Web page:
"In the midst of demonstrations and reclaiming space, my photo of Black ballerina at America's largest Confederate statue made national headlines in June 2020, surprising and inspiring viewers," said photographer Marcus Ingram, whose photo will be included in the time capsule. "I am thrilled to have my print, my piece of history, be included in the new time capsule that aims to represent the Virginia of today. I am hopeful that future generations will see my photograph and understand what we stood up for."

VDH Expanding Testing Across the Commonwealth

Testing expanded to meet community needs

(RICHMOND, Va) –In response to an increasing number of individuals seeking testing, the Virginia Department of Health (VDH) is expanding testing events across the Commonwealth. The action comes as cases of COVID-19 are rising, due to the Delta variant, a more contagious variant than the others currently circulating throughout the state.

“While our local health departments, pharmacies and hospitals are working to keep up with the demand for testing, we are providing additional testing locations to accommodate our residents and to help reserve our hospital emergency rooms and rescue squads for medical emergencies,” said Dr. Laurie Forlano, DO, MPH, deputy director, Office of Epidemiology.

VDH has added more than 170 Community Testing Events (CTE) in September throughout the Commonwealth. Additional CTEs will be added based on community need and to reduce increasing stress on healthcare providers.  For a list of all testing locations, visit the VDH website.

VDH recommends that the following people be tested for COVID-19·

  • People with symptoms or signs of COVID-19 regardless of vaccination status.
  • Most people who have had close contact with someone known or suspected to have COVID-19

o   Fully vaccinated people should be tested 3-5 days following a known exposure to someone with suspected or confirmed COVID-19, even if you don’t have symptoms.

o   People who are not fully vaccinated should be tested immediately after an exposure and again at 5-7 days following exposure if the first test is negative

o   People who tested positive for COVID-19 within the past 3 months and recovered, do not need to get tested after exposure as long as they do not have symptoms.

  • People who participate in activities that are higher risk for COVID-19 exposure (e.g., travel, attending large events where social distancing is not possible, or being in crowded indoor settings)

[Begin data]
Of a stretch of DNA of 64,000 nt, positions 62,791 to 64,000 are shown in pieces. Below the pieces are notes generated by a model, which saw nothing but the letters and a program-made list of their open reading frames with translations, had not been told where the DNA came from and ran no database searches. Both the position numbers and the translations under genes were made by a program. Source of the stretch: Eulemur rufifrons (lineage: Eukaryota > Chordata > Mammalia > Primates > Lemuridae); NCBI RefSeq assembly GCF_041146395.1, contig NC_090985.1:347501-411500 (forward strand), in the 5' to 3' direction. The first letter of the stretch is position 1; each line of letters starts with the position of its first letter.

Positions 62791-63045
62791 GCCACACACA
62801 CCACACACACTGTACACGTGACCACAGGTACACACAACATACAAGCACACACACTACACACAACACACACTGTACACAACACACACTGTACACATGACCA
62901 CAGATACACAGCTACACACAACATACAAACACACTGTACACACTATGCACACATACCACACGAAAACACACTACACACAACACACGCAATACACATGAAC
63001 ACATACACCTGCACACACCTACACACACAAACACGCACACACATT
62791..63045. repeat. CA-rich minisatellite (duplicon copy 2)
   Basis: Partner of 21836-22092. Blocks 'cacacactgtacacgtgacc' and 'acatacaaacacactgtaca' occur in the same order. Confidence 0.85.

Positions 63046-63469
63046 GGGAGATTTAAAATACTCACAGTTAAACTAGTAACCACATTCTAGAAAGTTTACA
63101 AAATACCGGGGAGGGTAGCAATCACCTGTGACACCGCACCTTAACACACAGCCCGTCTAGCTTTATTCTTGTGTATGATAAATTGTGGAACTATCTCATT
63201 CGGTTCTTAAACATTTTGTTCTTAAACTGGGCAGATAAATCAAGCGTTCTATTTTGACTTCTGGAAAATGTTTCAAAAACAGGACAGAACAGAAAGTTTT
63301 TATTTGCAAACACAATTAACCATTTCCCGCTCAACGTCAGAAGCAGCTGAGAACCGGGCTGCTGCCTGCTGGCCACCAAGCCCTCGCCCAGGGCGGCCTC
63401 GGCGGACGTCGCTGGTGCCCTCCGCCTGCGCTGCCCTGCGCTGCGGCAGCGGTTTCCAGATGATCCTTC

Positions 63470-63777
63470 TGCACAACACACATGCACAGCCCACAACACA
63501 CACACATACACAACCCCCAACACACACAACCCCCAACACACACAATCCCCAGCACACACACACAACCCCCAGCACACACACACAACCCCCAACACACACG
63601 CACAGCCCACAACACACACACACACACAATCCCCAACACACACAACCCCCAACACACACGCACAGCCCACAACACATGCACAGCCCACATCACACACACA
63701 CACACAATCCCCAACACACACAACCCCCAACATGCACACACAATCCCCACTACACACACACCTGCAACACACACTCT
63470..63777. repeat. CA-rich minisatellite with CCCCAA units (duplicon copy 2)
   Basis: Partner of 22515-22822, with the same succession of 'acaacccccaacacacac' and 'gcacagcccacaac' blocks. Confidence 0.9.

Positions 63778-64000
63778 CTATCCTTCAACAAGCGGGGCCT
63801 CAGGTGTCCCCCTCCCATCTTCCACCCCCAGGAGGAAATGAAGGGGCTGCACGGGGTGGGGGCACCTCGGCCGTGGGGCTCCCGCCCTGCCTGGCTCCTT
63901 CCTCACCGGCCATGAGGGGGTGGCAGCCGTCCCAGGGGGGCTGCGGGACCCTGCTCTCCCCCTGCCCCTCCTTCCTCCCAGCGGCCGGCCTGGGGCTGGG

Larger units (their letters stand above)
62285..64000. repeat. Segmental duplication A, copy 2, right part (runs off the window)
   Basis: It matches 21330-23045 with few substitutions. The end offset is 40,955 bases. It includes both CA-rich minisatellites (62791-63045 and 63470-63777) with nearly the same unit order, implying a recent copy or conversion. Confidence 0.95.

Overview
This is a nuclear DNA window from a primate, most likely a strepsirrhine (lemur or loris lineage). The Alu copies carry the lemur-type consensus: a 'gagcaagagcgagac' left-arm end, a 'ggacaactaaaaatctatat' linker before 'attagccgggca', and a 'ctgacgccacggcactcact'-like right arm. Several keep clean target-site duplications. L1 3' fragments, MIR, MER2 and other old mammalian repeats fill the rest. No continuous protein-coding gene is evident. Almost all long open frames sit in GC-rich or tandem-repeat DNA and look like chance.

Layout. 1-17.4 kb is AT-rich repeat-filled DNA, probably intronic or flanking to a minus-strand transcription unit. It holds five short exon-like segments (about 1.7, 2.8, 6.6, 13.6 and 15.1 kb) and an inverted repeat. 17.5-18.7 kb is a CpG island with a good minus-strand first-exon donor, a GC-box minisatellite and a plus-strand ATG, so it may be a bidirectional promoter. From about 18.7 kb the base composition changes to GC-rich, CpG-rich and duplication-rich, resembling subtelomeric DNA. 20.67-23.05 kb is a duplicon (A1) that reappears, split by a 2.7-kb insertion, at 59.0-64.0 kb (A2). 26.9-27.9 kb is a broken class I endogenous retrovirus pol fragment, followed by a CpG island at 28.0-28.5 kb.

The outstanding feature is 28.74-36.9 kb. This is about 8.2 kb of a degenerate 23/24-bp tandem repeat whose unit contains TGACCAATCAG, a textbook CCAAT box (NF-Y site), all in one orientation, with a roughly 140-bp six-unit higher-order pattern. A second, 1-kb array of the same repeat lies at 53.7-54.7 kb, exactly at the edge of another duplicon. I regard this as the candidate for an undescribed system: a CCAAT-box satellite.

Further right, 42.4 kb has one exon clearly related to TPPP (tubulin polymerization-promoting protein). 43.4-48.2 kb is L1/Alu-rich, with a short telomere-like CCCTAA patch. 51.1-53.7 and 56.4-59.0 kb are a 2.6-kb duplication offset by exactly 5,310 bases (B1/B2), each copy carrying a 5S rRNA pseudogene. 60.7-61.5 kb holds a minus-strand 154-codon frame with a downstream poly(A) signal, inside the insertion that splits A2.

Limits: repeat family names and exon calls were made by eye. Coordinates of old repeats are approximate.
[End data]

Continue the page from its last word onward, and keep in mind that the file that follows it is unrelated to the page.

• People who have been referred for COVID-19 testing by their healthcare provider or the state/local health department.
  • People who plan to travel or who have recently returned from travel with some exceptions for fully vaccinated people
  • People who are not fully vaccinated and who plan to visit people at high risk of developing severe COVID-19

While vaccination is the most effective strategy to protect individuals, their family and their community, testing remains an important tool to help identify individuals with illness and monitor trends in COVID-19 infection.

For more information about COVID-19 testing call (877) 829-4682, 8 a.m.-6 p.m., Monday-Saturday.

VCU Health Community Memorial Hospital Welcomes New Pulmonologist

South Hill, VA (9/3/21) – With COVID-19, lung cancer and other lung conditions prevalent in the Southside Health District, a second pulmonologist to CMH Pulmonology Services in South Hill is a welcome addition.

Obed Adarkwah, MD, of Wake Forest, North Carolina, is board certified in Internal Medicine and Pulmonary Medicine. He earned his Doctor of Medicine at the Medical University of The Americas in Nevis, West Indies. He completed a residency in Internal Medicine at Wyckoff Heights Medical Center in Brooklyn, New York, and a fellowship in Pulmonary Diseases and Critical Care Medicine at The Brooklyn Hospital Medical Center in Brooklyn, New York.

Dr. Adarkwah is a self-proclaimed people person.

“While I was earning my master’s in molecular biology with a focus on cancer genetics, I had planned on pursuing a Ph.D.,” he said. “I soon realized I wanted to be able to talk to patients, and I enjoy being around people more than conducting research. Studying cancer genetics proved to be a good link to pulmonary studies later. You have to understand biochemistry and how these medicines work.”

“Toward the end of my critical care studies I realized I wanted to have more of an impact on my patients’ health by treating them earlier before they got so sick,” Dr. Adarkwah explained. Critical care is exciting and fast-paced, but you don’t get the chance to get to know your patients. I really enjoy the challenge of pulmonary medicine. You have to understand radiology and physiology, all the nuances and patterns, to be an effective pulmonologist.”

He has a lofty goal for this community.

“I want my patients to accept me as family,” he said. “If I listen to them, do the legwork to figure out their problems and earn their trust, they’ll be more likely to get involved in their health choices and ultimately improve.”

He is a big proponent of empowering his patients to ask questions and become invested in their own health. In turn, he always explains why he is doing something, so they are more inclined to adhere to his recommendations.

“I love the patients that ask lots of questions,” he said. “They keep you on your toes and ensure we’re both on the same page.”

When he’s not working, Dr. Adarkwah enjoys spending time with his wife of ten years and his dog, Rusty. Most of his family lives in Canada, but he has a relative in South Carolina. He understands the importance of needing to recharge so his favorite pastime is sleeping. Like many of us, it is difficult to find time to exercise but having a rambunctious dog keeps him active. He enjoys cooking and harmonizing flavors. His specialty is lasagna made with feta cheese and sausage.

To make an appointment with CMH Pulmonary Services, call (434) 584-2273. The practice is in the C.A.R.E. Building next to VCU Health CMH at 1755 N. Mecklenburg Avenue in South Hill, Virginia.